Parquet adopts a strategy of splitting data into default 1GB files (although this parameter is configurable), resulting in the generation of multiple “.parquet” files. Each of these files is composed of row groups, where each row group is segmented into its respective columns, and each column is divided into pages. These pages represent the minimum unit of information that can be read. The following image illustrates the typical structure of a Parquet file.

At the end of each file, both general metadata (schema, encryption algorithm, creation date, etc.) and metadata corresponding to each group of rows (name of each column, compression algorithm, etc.) are added. This inclusion of metadata at the end of each file allows it to be written in a single pass. When reading it, it is crucial to start with the metadata in order to select only the columns of interest. The following image extracted from the official documentation shows in more detail the structure of a Parquet file.

Data types

The primitive data types supported by Parquet are the following:

  • BOOLEAN: 1-bit Boolean.
  • INT32: 32-bit signed integer.
  • INT64: 64-bit signed integer.
  • INT96: 96-bit signed integer.
  • FLOAT: IEEE 32-bit floating point.
  • DOUBLE: IEEE 64-bit floating point.
  • BYTE_ARRAY: Array of bytes of arbitrary length.
  • FIXED_LEN_BYTE_ARRAY: Fixed-length byte array.

The approach of Parquet is to work with the minimum number of primitive data types. It uses logical types to extend these primitive types, defining how they should be interpreted by annotations. For example, a string is represented as a byte_array with the UTF8 annotation.

When data is not nested, Parquet represents each value sequentially. However, in the case of nested structures, Parquet is based on the Dremel model and uses levels of repetition/definition to handle these structures. Although a detailed technical explanation of this model is beyond the scope of this post, the idea is to have a model for flattening/deflattening these nested structures. You can find more information about Dremel and Parquet explained in a simple way in this post.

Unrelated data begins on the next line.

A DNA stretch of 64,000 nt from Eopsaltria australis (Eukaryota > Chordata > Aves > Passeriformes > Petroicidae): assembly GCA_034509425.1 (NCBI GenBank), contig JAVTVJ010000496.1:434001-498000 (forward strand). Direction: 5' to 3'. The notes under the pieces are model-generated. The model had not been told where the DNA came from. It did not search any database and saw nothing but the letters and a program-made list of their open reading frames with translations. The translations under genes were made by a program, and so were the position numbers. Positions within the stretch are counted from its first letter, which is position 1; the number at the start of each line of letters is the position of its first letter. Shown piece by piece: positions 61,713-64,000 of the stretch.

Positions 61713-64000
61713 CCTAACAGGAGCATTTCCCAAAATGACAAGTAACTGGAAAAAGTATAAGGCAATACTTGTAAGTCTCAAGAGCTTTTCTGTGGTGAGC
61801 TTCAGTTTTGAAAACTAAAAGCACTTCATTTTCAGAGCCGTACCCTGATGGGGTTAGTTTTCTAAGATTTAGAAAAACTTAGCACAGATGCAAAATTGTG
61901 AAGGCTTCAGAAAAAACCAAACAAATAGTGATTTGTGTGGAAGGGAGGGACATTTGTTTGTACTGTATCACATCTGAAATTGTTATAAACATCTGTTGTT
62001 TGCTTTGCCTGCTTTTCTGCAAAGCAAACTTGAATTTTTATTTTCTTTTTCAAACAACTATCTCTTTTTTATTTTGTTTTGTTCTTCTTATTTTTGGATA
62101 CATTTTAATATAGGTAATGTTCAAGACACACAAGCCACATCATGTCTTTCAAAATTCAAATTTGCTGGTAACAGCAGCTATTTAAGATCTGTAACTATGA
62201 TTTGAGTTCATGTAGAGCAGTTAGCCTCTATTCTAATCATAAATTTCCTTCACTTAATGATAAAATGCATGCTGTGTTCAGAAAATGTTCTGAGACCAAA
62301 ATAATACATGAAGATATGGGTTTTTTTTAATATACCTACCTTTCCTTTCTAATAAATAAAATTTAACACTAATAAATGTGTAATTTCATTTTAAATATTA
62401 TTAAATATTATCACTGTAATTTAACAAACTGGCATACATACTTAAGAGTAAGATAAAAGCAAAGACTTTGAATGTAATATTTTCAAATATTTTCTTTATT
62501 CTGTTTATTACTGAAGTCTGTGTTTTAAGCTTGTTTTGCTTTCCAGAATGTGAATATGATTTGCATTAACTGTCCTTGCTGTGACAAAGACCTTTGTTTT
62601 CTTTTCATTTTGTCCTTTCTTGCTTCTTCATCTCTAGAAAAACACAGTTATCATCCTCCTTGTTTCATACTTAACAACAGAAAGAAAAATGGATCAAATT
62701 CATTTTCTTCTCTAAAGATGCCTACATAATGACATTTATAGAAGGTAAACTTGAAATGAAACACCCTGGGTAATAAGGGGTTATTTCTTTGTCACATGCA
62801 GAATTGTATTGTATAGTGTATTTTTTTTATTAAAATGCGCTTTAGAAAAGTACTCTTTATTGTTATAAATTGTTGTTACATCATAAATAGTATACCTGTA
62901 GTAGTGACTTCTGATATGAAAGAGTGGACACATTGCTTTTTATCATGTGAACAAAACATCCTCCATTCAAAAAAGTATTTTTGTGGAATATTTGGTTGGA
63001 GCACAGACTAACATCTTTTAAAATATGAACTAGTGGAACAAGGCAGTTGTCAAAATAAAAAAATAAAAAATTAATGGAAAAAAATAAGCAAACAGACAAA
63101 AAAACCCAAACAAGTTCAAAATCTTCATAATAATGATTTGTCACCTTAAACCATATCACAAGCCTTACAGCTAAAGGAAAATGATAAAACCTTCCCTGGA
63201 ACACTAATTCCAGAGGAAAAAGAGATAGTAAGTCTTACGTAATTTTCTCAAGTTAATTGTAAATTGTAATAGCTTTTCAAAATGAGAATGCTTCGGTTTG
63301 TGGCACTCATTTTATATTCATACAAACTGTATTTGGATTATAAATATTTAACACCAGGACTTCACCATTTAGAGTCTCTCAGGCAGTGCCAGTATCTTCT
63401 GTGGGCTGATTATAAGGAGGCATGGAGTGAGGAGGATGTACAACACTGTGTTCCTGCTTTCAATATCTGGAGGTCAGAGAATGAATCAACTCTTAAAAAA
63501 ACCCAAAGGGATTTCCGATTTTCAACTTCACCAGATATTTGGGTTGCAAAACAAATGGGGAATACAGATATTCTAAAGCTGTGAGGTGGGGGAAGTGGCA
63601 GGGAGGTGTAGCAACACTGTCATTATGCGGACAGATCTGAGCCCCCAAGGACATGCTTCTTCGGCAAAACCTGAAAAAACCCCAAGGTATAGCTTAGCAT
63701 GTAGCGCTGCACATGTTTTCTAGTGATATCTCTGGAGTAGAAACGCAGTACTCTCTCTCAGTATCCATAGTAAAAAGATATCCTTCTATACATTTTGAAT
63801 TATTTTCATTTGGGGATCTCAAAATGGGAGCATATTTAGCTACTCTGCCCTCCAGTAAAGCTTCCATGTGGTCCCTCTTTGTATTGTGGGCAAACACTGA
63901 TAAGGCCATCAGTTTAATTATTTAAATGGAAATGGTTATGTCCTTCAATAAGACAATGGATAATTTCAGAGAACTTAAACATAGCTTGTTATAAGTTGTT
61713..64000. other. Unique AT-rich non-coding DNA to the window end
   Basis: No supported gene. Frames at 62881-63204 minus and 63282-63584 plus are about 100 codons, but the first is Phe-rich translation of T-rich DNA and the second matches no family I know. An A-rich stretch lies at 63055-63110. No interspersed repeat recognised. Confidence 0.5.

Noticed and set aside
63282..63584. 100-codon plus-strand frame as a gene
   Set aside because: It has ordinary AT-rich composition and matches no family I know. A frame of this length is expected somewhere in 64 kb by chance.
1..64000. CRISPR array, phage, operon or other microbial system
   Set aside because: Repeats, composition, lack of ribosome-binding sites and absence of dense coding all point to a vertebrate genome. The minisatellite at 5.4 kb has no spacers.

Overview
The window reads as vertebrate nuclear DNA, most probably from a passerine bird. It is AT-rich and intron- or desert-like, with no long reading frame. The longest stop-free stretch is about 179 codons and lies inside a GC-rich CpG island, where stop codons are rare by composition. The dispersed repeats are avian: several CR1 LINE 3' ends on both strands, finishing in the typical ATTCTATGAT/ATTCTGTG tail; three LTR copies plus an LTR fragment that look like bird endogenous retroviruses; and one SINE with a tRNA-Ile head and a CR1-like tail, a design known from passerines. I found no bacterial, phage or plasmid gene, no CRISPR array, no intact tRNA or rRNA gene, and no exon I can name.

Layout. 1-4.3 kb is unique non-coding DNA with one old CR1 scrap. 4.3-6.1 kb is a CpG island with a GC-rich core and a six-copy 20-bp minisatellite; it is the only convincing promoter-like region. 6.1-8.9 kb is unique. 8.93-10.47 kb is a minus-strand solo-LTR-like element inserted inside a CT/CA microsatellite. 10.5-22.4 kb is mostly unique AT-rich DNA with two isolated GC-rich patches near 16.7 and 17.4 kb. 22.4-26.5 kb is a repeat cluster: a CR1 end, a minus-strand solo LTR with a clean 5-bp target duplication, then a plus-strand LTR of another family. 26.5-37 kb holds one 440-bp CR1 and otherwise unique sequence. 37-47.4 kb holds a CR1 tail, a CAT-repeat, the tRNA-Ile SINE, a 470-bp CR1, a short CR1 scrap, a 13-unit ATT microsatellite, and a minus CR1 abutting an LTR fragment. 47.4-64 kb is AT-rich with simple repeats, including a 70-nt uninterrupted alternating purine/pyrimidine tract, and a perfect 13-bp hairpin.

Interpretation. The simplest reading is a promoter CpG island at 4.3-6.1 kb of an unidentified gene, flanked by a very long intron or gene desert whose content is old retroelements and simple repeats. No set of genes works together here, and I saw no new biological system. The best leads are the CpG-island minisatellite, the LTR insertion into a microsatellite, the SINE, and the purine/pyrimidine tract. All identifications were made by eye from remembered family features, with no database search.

Parquet generates metadata at three levels: file level, column level and page level. Here is a diagram of metadata at the different levels. This metadata is essential for efficient data processing.

At the file level, in addition to column information, the most important piece of information stored is the data schema, which describes the structure of the stored data. At the column level, detailed information such as the type of column and the encoding used is stored, allowing an accurate interpretation of the data. Finally, at the page level, in addition to the type of page or the number of values it contains, the maximum and minimum of these values is stored. These maximum and minimum values are particularly useful, as they allow to optimize queries by skipping certain pages without having to read them completely.

Overall, this metadata provides essential information for the correct interpretation and manipulation of data stored in Parquet files.


To represent data more compactly within data pages, Parquet uses three pieces of information: repetition levels, nesting levels and the values themselves. The supported encodings vary by data type and include PLAIN, Dictionary Encoding, Run Length / Bit Packing Hybrid (for repeating/defining levels and Booleans), Delta Encoding (for integers), Delta-length byte array (for arrays), Delta Strings (for arrays) and Byte Stream Split (for floats and doubles).

While going into detail about each encoding is beyond the scope of this post, it is important to understand that Parquet applies these encodings at the page level to optimize storage and data reading efficiency.